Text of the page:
(4) Integration of radio location with message delivery in a single platform to provide radio-position determination directly from the message signals. The array of base station transceivers and the proprietary modulation/detection technology makes possible the efficient and accurate estimation of the physical position of the message source (typically a mobile or portable transponder-modem).
(5) Determination of the position of groups of transponders with a single polling message. Groups of various sizes can be dynamically configured, depending on customer requirements. This group location feature was created to minimize the cost, and system response in time-critical fleet management operations, such a taxi, ambulance or police-vehicle dispatching.
Due to the cost limitations inherent in a consumer products, only a single access channel is normally provided for the transponder. Therefore, normally all of the utility's communications take place on only one access channel (comprised of a unique set of symbol codes). In principle, multiple access channels can be operated, but only by (significantly) increasing the cost of the transponder section of the transponder-modems.
In most of the bidirectional radio-data communication systems completed to date, the implementation paradigm has been the telephone. For example, to send data between two points a "connection" is established between the points, the data is transferred, and the connection is released, (to allow the equipment or channel to be used by others). In the ARRAY system, the implementation paradigm is more like the pager, where a large population of receivers (the pagers) with individual addresses are continuously listening for a possible message addressed to them. As each message is broadcast it is received by all pagers, but only the pager addressed will respond. In this paradigm there is no "connection" set-up, and there is no airtime lost other than the small address information overhead carried in the message. The ARRAY system carries this paradigm through to bidirectional communication of short messages by using a hybrid-access technique.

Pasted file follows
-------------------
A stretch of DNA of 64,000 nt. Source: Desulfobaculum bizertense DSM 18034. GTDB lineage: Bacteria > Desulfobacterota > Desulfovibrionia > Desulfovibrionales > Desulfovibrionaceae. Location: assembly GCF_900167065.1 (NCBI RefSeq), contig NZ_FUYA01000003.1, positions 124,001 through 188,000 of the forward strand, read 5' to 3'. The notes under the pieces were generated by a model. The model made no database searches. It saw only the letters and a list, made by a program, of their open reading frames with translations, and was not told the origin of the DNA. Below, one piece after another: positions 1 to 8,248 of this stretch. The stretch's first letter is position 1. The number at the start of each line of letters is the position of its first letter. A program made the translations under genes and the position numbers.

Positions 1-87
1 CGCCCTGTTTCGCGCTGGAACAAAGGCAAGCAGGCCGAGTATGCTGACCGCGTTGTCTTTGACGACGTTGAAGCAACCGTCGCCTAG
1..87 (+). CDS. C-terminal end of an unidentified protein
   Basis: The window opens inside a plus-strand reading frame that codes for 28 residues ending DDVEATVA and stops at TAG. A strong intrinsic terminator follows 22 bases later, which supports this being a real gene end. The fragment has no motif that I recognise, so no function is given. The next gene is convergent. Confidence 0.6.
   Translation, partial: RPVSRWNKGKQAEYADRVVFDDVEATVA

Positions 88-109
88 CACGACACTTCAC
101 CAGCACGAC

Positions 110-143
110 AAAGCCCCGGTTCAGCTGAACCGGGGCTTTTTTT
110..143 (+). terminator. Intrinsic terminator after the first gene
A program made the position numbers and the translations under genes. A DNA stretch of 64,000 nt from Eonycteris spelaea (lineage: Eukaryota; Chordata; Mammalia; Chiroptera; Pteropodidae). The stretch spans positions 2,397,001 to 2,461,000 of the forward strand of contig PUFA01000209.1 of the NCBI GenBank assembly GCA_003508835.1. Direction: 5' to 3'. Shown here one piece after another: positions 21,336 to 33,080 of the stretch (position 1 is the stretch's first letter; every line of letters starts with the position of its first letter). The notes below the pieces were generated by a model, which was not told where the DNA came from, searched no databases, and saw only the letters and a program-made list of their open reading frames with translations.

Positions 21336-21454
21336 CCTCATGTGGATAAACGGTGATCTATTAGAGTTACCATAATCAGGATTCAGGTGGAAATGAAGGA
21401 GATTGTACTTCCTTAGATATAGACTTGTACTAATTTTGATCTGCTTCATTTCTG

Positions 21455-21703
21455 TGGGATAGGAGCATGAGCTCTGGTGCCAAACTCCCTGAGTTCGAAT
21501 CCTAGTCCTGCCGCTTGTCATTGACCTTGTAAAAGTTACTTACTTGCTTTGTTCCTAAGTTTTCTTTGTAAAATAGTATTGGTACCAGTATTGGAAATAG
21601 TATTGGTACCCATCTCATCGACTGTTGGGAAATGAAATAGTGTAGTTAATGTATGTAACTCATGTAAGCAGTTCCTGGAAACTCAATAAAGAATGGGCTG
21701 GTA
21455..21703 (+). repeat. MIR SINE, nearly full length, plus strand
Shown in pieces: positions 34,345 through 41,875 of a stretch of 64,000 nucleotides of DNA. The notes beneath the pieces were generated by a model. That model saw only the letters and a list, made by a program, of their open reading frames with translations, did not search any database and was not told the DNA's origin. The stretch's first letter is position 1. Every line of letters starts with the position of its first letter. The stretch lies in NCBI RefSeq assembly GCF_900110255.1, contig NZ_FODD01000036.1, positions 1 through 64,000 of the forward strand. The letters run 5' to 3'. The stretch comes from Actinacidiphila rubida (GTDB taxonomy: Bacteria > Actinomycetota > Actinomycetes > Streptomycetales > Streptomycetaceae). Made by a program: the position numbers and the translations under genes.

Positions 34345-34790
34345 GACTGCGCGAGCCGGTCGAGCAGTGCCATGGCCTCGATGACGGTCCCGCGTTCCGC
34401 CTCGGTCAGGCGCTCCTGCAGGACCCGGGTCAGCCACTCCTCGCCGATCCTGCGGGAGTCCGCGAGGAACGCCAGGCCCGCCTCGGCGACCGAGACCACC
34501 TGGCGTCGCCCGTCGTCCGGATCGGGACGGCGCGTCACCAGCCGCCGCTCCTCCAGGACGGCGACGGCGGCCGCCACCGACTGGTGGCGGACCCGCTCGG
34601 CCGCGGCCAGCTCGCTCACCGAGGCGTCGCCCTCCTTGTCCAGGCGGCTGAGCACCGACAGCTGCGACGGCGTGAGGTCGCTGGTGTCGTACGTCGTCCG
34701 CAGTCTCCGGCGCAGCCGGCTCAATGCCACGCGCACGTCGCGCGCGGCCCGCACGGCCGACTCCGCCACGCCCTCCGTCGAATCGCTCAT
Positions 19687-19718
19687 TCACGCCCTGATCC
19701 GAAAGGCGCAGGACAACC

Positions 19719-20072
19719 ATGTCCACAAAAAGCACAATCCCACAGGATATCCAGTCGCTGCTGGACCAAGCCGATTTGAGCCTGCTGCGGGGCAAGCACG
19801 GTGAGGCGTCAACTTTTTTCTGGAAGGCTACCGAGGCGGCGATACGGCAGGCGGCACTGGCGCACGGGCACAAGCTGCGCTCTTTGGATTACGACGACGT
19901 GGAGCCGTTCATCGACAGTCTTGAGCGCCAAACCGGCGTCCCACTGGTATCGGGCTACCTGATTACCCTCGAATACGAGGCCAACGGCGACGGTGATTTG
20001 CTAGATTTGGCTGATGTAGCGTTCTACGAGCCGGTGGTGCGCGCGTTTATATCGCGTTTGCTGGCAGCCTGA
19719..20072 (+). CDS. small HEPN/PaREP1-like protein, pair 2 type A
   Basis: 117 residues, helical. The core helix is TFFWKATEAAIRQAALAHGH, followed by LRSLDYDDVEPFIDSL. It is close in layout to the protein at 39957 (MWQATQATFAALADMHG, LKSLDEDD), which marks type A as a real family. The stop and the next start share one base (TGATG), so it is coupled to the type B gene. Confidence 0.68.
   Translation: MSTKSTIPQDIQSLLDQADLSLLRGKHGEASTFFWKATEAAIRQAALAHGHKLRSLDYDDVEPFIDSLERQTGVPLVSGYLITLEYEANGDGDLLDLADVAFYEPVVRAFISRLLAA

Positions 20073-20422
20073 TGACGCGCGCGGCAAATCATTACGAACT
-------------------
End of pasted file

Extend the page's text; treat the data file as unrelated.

The hybrid-access, bidirectional message protocol designed for the ARRAY system uses a synchronized time-slot, Time Division Multiplexing (TDM) structure to optimize air-time usage. The hybrid-access mixes both polled-response and "random transmission" message transfer techniques to maximize the benefit of each approach to access.
There is also a very great benefit to battery operated mobile equipment such as, for example, a pocket data-terminal, since, by having the transmitter and receiver "synchronized" so that the base station transmitter only transmits when it "knows" (by prearrangement between the base station network's control center and the mobile equipment's transponder) the data-terminal's receiver is listening, the battery-operated mobile can use a very small full-power duty-cycle, while still having good user-perceived system-response times.
The operation of the ARRAY system is organized around a repetitive cycle of nominally one second duration. At the beginning of the cycle, there is transmission of a number of current system parameters, such as: A number of base station time-synchronization code-pulses, used to synchronize all the base station transceivers in the local region; a number identifying the second of the day; a number identifying the beginning of the random-access portion of the current cycle; the system-regional identification code; etc. Each of the approximately 1,400 to 1,800 time-slots in the cycle are numbered, starting at 0 immediately after the housekeeping information. Furthermore, all poling transmissions from the base stations have a time-slot identification as part of their message format. This will allow any mobile-transponder listening to the system to get into synchronism with the ARRAY-time-slots by the next poling message, and with the overall system-timing within one second.
Mobile transponders synchronize their own internal time-keeping functions to either the timing of the housekeeping portion of the system's cycle, or by synchronizing to the time code "heard" in any base station's polling header.
Near the end of the one second ARRAY cycle, a number of time-slots are set aside to allow for "random-transponder" requests to be made by the mobile transponders. The starting-number of these slots is defined in the house-keeping preamble transmitted by the network at the beginning of each ARRAY cycle. This random request function is an important feature of the system, because it allows the Scheduler to: (i) optimize the throughput of the system, by allowing a variable mix of polled operations and random-access operations, with the proportion of the mix depending on the current information traffic requirements; (ii) enable requests for service to be made of the system by the mobile transponders, when needed by the transponder; and (iii) implement one form of a group-position-interrogation function, for air-time efficient fleet management.